How Did a Conservative Finish as One of Top-Two Vote-Getters in the Liberal 36th Congressional District?

Craig HueyFile this under, "I was wrong." In a true political upset, conservative Republican Craig Huey and Democratic Los Angeles City Councilwoman Janice Hahn bested 14 other candidates in the special election to fill former Rep. Jane Harman's congressional seat. Hahn, daughter of Los Angeles County Supervisor Kenneth Hahn, and sister of former Los Angeles Mayor, James Hahn, was widely expected to be among the top-two finishers. Huey was not.

As I and many other hapless souls who engage in predictions confidently stated, the runoff election would be between Hahn and Secretary of State Debra Bowen. So what happened?

The May 17th primary election was one of the first elections held under California's new open primary, top-two election system. Indeed it was the first such race for federal office. Under the new law, any voter can vote for any candidate in the primary election, and the top-two vote-getters, regardless of party affiliation proceed to the general election. Hence general elections could see competitions between members of the same party. Such an election was expected to occur between Hahn and Bowen, both Democrats.

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No such luck for Bowen. It is unclear as to exactly what caused this political upset. One cause is like that Huey poured half a million dollars of his own money into the campaign to fund ads promoting his pro-jobs, less-spending message.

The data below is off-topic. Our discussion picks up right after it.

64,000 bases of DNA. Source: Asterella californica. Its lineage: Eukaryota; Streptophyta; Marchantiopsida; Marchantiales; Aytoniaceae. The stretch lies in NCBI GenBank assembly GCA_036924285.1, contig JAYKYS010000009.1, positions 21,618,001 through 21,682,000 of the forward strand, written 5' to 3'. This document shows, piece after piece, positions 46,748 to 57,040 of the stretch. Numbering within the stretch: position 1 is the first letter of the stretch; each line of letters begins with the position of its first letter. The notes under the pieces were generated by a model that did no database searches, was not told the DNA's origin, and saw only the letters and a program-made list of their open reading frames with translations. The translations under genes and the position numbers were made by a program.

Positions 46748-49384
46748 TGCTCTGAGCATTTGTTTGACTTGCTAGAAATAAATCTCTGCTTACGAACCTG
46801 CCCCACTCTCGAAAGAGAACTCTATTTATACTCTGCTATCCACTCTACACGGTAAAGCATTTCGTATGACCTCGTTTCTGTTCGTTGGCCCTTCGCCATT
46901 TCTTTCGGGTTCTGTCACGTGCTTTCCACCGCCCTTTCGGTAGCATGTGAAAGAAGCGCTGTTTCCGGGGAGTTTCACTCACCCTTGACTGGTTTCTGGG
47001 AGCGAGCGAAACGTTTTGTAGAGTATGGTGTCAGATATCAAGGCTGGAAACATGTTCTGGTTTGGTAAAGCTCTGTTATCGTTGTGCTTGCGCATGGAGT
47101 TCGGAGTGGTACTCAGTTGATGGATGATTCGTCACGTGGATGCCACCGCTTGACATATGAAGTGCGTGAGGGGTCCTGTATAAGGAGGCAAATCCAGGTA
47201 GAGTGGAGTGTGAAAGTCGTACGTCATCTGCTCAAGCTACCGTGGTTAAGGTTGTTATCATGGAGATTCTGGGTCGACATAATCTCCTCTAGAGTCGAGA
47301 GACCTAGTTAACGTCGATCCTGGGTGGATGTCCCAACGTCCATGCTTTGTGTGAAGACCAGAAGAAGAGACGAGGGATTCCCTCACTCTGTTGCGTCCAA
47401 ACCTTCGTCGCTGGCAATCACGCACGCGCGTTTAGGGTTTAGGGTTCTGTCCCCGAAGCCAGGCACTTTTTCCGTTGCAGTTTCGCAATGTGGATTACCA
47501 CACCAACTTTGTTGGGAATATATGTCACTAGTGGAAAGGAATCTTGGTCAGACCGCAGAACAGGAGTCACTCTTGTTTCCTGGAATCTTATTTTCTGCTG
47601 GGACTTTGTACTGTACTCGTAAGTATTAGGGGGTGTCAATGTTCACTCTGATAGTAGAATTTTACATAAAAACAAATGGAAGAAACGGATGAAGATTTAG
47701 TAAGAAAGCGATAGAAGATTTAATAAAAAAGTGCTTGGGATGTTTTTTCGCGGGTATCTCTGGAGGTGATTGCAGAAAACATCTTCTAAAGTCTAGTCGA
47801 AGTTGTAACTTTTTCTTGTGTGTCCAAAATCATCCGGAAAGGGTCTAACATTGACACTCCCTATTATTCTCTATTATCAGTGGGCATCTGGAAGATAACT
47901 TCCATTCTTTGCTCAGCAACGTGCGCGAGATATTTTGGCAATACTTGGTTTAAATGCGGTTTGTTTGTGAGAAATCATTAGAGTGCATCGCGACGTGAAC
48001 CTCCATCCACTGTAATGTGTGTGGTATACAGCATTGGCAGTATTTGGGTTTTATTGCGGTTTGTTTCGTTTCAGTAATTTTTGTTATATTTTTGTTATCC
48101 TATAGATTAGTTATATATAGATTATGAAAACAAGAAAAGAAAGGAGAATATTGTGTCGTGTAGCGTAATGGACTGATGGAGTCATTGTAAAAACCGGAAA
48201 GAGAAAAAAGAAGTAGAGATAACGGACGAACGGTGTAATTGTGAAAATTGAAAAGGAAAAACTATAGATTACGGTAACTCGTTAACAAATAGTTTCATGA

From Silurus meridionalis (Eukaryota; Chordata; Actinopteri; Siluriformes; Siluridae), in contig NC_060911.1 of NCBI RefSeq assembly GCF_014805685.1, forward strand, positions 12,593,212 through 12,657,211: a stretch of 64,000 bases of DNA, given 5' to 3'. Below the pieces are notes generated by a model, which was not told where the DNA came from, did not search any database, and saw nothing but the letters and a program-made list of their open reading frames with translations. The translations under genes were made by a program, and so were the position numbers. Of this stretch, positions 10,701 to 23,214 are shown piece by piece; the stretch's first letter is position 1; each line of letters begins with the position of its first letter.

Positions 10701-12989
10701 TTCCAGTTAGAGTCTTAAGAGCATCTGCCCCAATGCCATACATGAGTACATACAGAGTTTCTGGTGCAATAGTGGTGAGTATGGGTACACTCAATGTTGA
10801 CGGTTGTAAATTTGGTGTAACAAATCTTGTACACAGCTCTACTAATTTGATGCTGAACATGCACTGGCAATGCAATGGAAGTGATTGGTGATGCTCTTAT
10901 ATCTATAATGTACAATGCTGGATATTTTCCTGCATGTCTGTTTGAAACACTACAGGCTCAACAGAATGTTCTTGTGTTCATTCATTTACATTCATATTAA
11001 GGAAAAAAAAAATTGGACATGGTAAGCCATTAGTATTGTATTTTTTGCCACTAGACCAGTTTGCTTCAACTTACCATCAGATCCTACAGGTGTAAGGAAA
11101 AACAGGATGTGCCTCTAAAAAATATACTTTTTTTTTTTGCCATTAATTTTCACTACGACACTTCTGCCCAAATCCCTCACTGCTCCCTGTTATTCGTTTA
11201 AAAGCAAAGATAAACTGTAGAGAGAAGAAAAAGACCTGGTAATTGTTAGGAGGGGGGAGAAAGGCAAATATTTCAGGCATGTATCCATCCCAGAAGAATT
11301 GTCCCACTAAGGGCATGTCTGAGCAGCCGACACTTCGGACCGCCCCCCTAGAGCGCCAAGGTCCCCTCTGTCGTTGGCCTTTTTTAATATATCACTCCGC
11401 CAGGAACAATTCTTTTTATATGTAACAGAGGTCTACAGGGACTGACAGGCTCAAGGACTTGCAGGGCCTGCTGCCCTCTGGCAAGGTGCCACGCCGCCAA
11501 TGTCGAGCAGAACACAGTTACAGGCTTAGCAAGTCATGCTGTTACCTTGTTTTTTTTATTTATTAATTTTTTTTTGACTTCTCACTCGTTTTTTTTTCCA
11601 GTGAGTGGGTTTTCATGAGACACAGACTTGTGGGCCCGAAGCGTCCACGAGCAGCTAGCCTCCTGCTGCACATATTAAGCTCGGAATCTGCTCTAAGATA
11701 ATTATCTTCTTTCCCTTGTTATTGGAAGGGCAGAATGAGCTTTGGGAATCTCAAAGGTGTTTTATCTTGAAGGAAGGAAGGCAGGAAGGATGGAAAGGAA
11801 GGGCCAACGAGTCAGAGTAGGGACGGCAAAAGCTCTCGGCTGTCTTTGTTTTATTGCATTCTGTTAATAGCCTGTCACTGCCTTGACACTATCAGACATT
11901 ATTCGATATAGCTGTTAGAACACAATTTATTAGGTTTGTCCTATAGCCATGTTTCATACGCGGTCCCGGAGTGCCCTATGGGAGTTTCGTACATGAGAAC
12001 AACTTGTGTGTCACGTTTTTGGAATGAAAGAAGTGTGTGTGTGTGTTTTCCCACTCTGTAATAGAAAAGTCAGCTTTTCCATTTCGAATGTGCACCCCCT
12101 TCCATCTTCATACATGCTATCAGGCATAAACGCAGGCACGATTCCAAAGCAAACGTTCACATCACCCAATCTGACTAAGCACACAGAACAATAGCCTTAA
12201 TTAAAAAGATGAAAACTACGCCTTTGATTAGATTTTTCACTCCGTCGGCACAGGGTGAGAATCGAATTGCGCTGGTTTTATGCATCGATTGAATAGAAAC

Further, in such a crowded field with lower voter turnout, a political upset was the difference between a relatively few number of votes. Indeed the margin between Huey and Bowen was less than 1,000 votes. Indeed because there were so many Democrats running, they may have simply split the more liberal vote, allowing for Huey to emerge as a top vote-getter.

One of the main purposes of the new open primary, top-two law is to elect more moderate candidates. The elimination of party primaries will purportedly mean that candidates who make it to the runoff have not had to appeal only to the party base, but instead a broad swath of the electorate.

The May 17th election, however, will not present a contest between two moderates. Huey has been described as, and in fact seems to have positioned himself as, a tea party candidate. Hahn, seemingly on the other side of the spectrum, is the candidate backed by organized labor.

Based on registration numbers, Hahn is heavily favored in the July 12th runoff election. Democrats number 45% of the registered voters in the 36th district, while Republicans made up less than a third of the registered voters, 28%, and Decline to State voters number approximately 20% of registered votes. Further, in the 2008 presidential campaign nearly 2/3 of the votes in the district were cast for President Obama. However, my days of making firm predictions have come and gone. Now that Huey has upset the predictions, many more eyes will be on the July election.

About the Author

Jessica Levinson is an Associate Clinical Professor at Loyola Law School. She focuses on the intersection of law and government.
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